Closure, possession and legal representation

Courtesy of Jim Shepherd of Doughty Street Chambers comes this account of a county court appeal of a Ground 7A possession claim, following a closure order. The appeal of the possession order was partly on the basis that the Defendant could not get legal aid in time.

Goode v Paradigm Housing , October 2015

The Appellant had been an assured tenant since 25th March 2013. She is a recovering drug user. On 6th January 2015 Thames Valley police issued a Closure Notice pursuant to Section 76 of the Anti-Social Behaviour Crime and Policing Act 2014 effective for a period of 48 hours. On 8th January 2015 the Closure Notice was extended pending a hearing at High Wycombe Magistrates Court on 21st January 2015. At the hearing on 21st January 2015 the police obtained a Closure Order for a period of 3 months. They did not seek to extend the Closure Order at its expiry as they were entitled to do.

On 20th March 2015 the Respondents served the Appellant with a Notice of Seeking Possession on the basis of Grounds 12 and 14 (discretionary grounds) and Ground 7A ( The new mandatory ground). A claim for possession was issued on 24th April 2015 and a hearing date given for 3rd June 2015.

The Appellant sought advice from Carillion Advice Services who provide advice as part the Legal Aid advice telephone line. She was sent a letter by Carillion in which she was told to seek an adjournment to allow her time to secure representation through legal aid. The Appellant attended the hearing with a duty adviser. The Respondents were represented by solicitors and counsel. The Appellant requested an adjournment so that she could secure legal representation. The District Judge refused the adjournment on the basis that the mandatory ground 7A was made out and ordered outright possession.

An appeal was brought on the basis that the judge should have adjourned for the Appellant to get legal representation.

The failure to grant the adjournment constituted a breach of the Appellant’s Art 6 rights. Further, ground 7A  is expressly made subject to any available defence based on the tenant’s Convention rights. The Appellant had a potential defence because her conduct had improved both before and after the closure order had been made ( relying on Southend v Armour [2014] HLR 23). She had stopped unsavoury elements coming to the premises and had stopped taking drugs.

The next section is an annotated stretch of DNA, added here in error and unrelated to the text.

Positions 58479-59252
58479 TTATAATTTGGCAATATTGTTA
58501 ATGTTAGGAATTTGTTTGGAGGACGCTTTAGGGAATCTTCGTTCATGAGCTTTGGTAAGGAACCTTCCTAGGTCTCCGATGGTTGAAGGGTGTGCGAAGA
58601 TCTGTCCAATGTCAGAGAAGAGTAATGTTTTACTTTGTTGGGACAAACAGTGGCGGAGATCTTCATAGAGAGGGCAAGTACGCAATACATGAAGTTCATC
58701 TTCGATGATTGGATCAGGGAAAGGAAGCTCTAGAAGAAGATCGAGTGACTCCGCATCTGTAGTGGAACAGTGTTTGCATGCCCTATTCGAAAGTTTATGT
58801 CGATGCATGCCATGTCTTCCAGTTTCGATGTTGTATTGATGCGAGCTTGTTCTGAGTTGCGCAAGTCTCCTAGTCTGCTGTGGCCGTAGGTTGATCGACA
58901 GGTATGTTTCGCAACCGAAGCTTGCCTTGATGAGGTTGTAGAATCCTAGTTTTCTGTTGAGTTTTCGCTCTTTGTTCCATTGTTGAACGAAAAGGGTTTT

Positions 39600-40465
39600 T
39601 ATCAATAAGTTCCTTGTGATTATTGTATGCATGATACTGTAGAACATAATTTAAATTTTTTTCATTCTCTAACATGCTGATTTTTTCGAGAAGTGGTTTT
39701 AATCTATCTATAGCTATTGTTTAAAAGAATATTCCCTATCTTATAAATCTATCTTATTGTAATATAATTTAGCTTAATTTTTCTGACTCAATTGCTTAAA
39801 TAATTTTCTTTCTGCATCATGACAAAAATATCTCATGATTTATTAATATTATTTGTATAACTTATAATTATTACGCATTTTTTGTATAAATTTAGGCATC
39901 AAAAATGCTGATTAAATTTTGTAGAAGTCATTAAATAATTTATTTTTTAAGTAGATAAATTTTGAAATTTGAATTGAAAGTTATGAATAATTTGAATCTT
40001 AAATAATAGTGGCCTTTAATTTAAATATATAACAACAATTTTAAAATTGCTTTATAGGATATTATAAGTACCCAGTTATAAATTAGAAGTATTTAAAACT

Further the Respondents had not offered her a review of the decision to seek possession contrary to Home Office Guidance (Anti-Social Behaviour, Crime and Policing Act 2014: Reform of ASB powers, Statutory guidance for frontline professionals ,Page 62).

The Appellant was granted permission to appeal. The matter was settled with the  Respondents  agreeing to vary the possession order to a suspended order on terms.

The Appellant was represented by Saima Yasin of Hillingdon Law centre and Jim Shepherd of Doughty Street Chambers. 

About Giles Peaker

Giles Peaker is a solicitor and partner in the Housing and Public Law team at Anthony Gold Solicitors in South London. You can find him on Linkedin and on Twitter. Known as NL round these parts, and still is Nearly Legal on Google +.
Posted in ASB, assured-tenancy, Housing law - All, Possession and tagged , .

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  1. Pingback: Closure, possession and legal representation – Nearly Legal | Current Awareness

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